Electricity-Related Complaints Continue Downward Trend In Post-Deregulation Texas Market

ERCOTOver the last fiscal year Texans filed 4,835 electricity-related inquiries or complaints according to the Texas Coalition for Affordable Power. This represents a significant drop from the previous post-deregulation low set last year, where the Public Utility Commission registered 6,973 inquiries or complaints. Data from the PUC shows a drop across nine different categories of complaints, with only one category seeing an increase. The data from this year confirms the on-going trend of higher responsiveness and customer satisfaction in Texas’s deregulated retail energy market.

A Continuing Trend Based On Increased Customer Satisfaction

The almost 31% drop in electricity-related inquiries and complaints registered between 2015 and 2016 is the second largest drop so far recorded. Two of the main factors influencing this trend are lower energy prices and a growing familiarity with the conditions and providers of the deregulated market. Also, two major sources of complaints, Sharyland Utility and the installation of advanced meters, are no longer the source of as much dissatisfaction among customers.

The PUC registered a fall in almost every category of electricity-related complaints over the 2015 fiscal year. This falling rate of complaints includes a number of major categories of complaints, such as provision of service complaints, meter complaints and complaints related to switch-holds, the blocking of electric service for residences.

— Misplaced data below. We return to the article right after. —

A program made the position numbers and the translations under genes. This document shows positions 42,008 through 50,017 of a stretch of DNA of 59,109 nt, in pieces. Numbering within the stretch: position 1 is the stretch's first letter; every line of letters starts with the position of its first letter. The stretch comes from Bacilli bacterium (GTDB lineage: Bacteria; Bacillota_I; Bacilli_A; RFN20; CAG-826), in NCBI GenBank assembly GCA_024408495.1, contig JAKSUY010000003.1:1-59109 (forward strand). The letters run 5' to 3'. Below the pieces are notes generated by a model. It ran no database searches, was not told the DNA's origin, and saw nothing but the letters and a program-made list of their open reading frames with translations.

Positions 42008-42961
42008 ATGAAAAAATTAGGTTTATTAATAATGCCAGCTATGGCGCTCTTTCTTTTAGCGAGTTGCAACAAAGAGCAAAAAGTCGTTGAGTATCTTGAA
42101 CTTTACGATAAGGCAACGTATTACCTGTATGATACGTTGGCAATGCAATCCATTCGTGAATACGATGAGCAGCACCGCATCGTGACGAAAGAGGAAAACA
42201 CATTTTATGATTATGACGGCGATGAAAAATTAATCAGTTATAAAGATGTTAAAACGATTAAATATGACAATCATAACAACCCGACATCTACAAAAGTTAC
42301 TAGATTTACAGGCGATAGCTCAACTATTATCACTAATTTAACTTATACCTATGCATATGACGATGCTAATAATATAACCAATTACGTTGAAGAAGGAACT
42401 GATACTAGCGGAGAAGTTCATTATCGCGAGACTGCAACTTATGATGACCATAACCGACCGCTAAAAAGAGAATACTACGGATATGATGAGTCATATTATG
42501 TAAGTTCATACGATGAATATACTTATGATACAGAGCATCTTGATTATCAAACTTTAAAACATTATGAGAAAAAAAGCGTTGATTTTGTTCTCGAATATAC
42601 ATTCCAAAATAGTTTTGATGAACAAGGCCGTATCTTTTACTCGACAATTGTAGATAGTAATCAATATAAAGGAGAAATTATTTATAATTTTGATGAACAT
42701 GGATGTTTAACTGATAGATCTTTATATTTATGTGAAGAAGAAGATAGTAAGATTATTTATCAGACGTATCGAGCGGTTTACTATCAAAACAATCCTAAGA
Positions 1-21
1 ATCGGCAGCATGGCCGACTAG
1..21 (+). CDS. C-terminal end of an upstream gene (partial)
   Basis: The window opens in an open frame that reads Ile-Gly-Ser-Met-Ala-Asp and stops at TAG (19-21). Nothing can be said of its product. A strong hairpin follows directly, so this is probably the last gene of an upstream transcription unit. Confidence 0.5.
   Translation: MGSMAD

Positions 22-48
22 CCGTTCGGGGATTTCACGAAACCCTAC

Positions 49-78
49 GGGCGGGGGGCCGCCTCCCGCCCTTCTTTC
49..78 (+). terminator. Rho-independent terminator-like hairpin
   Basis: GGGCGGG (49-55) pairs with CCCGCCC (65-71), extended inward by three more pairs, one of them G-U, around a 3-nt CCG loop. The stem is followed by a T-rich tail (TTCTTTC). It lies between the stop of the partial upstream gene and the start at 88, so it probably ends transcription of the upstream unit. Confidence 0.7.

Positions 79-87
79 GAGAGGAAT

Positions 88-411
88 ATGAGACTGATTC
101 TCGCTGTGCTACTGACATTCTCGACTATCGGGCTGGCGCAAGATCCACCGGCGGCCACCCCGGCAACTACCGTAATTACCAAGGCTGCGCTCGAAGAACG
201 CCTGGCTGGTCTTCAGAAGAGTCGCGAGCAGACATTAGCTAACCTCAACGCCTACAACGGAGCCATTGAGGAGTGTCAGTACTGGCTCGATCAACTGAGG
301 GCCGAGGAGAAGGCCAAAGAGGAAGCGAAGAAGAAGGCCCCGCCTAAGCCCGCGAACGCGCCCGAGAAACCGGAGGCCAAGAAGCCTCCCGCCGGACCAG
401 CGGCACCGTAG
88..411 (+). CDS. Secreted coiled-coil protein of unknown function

The data for 2015 suggests that customer satisfaction continues to see significant improvements across the state of Texas. The last three fiscal years in particular are registering increasing levels of customer satisfaction. While the data still shows a higher number of inquiries and complaints than pre-deregulation levels, the strong and on-going trend suggests that levels may soon approach their pre-deregulation lows.

See Also: Electricity Sales Continue Multiyear Decline

 

Texas PUC Agrees To Electricity Fee Rate Hike

Electricity Demand OutlookThe Texas Public Utility Commission has agreed to a rate hike that will affect almost every electricity user in the state.  The rate increase comes in the form of an increase in the “System Administration Fee” collected by ERCOT.  ERCOT is the entity responsible for maintaining the state’s electricity grid.

The fee isn’t charged directly to consumers.  Rather, it is assessed on every kilowatt of electricity purchased from the wholesale electricity market in the state.  Retail electric companies such as TXU, Reliant and Cirro, purchase power from the wholesale market and resell that electricity to end users in the retail market.  Any increase in the wholesale cost of electricity will ultimately be pass through to consumers.